Skip to content

Same Table, Different House

January 22, 2012

Eleven months ago, my manuscript looked like this: 14 pounds of paper about to be mailed to the University of Nebraska Press. In October, just before we moved, I spent two weeks with the copy-edited manuscript on this table in our old kitchen.

This week, I’ve lived with the manuscript on the table yet again: the page proofs. When I see it again at the end of May, it will be printed, bound, and wearing its cover.

I approached my pile of page proofs  as an editing task and found myself sucked-in –not by John and Mary’s story; isn’t all of God’s work in the world amazing? –but by all the memories associated with writing it.

I was surprised over and over again by little things like a sentence that will be nothing more to you (if you read it) than the topic idea in a new paragraph. But when I read it this week, I relived a little epiphany folding laundry in the July sunshine streaming in on my living room floor that made  dump the socks off my lap, run to my desk in the kitchen, and type the key sentence –the turning point at the midpoint of the story –then returned to the laundry, certain I understood, now, where the story was going.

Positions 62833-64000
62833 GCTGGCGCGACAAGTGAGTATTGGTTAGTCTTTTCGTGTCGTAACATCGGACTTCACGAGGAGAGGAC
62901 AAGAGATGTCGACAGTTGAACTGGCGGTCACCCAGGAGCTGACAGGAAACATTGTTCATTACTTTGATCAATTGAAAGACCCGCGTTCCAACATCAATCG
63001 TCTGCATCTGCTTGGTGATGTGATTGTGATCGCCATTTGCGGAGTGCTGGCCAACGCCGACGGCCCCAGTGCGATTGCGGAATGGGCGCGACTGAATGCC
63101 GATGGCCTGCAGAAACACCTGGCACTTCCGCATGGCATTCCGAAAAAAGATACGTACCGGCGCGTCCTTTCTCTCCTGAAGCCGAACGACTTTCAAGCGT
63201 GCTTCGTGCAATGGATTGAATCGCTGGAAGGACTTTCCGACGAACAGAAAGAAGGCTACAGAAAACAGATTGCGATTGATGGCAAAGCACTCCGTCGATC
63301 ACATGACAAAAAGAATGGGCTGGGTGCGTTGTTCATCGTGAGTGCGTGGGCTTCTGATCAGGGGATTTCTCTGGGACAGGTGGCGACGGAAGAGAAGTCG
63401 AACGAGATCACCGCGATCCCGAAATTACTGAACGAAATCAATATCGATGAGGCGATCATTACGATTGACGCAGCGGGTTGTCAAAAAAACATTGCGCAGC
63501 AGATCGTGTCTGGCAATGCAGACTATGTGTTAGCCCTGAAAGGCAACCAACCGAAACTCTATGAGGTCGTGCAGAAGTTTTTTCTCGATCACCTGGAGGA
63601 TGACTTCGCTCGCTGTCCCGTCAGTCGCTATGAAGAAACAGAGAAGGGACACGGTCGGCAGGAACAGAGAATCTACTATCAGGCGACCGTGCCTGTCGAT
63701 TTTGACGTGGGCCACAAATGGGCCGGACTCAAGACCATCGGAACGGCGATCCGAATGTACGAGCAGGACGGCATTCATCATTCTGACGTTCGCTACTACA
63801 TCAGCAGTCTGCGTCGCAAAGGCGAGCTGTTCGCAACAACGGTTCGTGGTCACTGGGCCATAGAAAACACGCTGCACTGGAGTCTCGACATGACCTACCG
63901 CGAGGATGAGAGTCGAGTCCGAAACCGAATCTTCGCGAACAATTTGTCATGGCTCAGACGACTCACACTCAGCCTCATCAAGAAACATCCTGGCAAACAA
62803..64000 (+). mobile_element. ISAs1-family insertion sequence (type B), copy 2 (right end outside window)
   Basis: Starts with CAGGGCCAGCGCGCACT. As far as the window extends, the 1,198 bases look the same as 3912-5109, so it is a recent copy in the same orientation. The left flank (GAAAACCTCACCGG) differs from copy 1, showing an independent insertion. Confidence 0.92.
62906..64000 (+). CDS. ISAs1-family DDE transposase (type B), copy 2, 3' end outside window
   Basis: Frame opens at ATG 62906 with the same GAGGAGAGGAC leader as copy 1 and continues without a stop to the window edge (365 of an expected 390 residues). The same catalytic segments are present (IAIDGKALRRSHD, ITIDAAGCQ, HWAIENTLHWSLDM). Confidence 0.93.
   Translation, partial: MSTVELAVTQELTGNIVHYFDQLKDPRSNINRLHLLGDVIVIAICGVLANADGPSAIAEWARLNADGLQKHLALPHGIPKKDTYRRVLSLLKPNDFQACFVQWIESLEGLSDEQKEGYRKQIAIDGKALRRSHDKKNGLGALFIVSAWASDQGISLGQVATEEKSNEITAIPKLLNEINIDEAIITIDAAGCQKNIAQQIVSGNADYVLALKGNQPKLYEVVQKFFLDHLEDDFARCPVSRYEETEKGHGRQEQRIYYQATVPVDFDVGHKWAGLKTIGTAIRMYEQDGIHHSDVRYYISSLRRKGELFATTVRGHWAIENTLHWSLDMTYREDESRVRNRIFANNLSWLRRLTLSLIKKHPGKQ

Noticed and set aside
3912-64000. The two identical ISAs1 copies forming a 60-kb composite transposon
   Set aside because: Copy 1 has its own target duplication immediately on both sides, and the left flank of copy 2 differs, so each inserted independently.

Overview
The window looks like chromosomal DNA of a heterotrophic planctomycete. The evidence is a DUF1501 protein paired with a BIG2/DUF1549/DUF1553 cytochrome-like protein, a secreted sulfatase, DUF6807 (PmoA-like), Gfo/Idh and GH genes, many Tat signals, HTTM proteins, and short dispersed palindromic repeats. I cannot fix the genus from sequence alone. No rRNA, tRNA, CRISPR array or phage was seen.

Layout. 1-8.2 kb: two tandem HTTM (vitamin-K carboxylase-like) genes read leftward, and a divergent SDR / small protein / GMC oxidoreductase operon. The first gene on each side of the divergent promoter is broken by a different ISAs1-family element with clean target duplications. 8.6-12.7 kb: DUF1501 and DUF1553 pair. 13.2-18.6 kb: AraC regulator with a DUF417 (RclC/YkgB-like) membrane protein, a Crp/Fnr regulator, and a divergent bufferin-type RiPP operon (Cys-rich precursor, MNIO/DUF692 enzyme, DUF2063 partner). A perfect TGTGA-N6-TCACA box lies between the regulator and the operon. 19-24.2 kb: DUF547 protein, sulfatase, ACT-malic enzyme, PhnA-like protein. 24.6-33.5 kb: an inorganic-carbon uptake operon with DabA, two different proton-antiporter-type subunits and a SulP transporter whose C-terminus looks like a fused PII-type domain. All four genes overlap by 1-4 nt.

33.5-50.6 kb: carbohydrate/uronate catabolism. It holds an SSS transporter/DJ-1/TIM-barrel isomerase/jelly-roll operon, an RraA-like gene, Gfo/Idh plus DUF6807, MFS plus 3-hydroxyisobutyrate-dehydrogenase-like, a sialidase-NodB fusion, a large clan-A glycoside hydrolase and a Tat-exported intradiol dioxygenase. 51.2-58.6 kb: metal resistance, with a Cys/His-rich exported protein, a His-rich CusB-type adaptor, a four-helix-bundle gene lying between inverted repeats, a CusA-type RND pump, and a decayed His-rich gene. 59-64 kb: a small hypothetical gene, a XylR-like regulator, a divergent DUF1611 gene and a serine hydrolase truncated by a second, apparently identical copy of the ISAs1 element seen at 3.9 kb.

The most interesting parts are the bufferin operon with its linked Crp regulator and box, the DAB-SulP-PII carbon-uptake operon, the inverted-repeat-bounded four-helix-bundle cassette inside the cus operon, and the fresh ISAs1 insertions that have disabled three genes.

And that’s the truth. Even writing history from primary sources –which you’d think would dictate the story–this one held so many surprises. Not the whats; history dictates people and places and dates. But the whys. When writing is going well, it’s like reading a  book that I can’t put down –except I have to keep writing to find out why the characters made the choices they made, which in turns shed new light on what happened. I can’t just turn a page and read on because the story isn’t written yet.

See, it always makes me smile when someone wonders aloud how I could ever find time to write a book. The real question is: when I’m writing, how do I find time to do the laundry?  Or to refinish this kitchen table 🙂 ?


No comments yet

Leave a Reply

Fill in your details below or click an icon to log in: Logo

You are commenting using your account. Log Out /  Change )

Google+ photo

You are commenting using your Google+ account. Log Out /  Change )

Twitter picture

You are commenting using your Twitter account. Log Out /  Change )

Facebook photo

You are commenting using your Facebook account. Log Out /  Change )


Connecting to %s

%d bloggers like this: